Last year's garden has gone dormant and you've planned a new garden, but what do you do with all that cedar mulch that is covering your gardening plot from last year? You can still plant new corn seeds in the garden, even with the cedar mulch there. The old mulch has been breaking down for the past few months and is beginning the composting process, delivering nutrients to the soil, so the ground underneath is ripe for planting with just a few alterations.
Remove any leftover stalks, weeds and debris that may remain from last year's crops.
Establish where you are going to plant your rows and mark them with stakes to help you align them correctly. Rows should be between 2 and 3 feet apart. If desired, mark both ends of each row with a stake and tie a string tightly between them to help form straight rows.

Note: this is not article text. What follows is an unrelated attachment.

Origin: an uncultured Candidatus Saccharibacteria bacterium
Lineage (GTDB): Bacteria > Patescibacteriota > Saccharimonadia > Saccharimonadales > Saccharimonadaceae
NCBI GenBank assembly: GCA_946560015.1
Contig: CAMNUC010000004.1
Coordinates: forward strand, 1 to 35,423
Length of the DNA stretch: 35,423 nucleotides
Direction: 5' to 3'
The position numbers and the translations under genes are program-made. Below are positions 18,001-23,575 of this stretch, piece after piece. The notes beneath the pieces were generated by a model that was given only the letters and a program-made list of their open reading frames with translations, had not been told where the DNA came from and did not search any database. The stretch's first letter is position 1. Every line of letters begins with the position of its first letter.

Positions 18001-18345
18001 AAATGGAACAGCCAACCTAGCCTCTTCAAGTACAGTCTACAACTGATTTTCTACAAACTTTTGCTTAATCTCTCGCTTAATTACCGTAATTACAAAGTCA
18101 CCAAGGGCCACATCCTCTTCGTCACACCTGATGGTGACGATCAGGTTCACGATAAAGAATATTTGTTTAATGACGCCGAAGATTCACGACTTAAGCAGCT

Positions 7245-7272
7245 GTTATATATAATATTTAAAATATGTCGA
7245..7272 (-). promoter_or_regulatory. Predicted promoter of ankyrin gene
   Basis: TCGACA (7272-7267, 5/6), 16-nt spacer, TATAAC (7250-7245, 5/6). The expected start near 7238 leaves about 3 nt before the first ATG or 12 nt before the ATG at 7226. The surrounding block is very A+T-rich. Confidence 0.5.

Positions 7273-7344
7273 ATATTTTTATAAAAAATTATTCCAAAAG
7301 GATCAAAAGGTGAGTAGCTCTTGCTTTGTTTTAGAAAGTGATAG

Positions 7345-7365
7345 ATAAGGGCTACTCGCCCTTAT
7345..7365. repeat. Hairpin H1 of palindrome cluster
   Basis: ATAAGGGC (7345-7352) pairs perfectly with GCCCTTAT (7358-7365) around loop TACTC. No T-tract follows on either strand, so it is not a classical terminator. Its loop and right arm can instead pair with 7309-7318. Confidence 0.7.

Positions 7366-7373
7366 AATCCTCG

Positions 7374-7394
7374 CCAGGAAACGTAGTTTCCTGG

Rake the corn plot, moving the mulch from the center 8 to 10 inches of each row and placing it between your rows of corn.
Spread 2 to 3 inches of compost into the center of each row of corn and mix it into the soil, using a shovel. Turn the soil at least 8 inches deep to aerate it.
Plant the corn seeds about 1 inch deep in the rows, spacing them about 3 to 4 inches apart. Simply press the seeds into the dirt with one finger and cover slightly with surrounding dirt.
Rake the cedar mulch back into the rows, but be sure to leave 2 inches on each side of the seeds free of mulch until the plants have grown to a size of roughly 2 feet tall. Add more new mulch once the plants become established.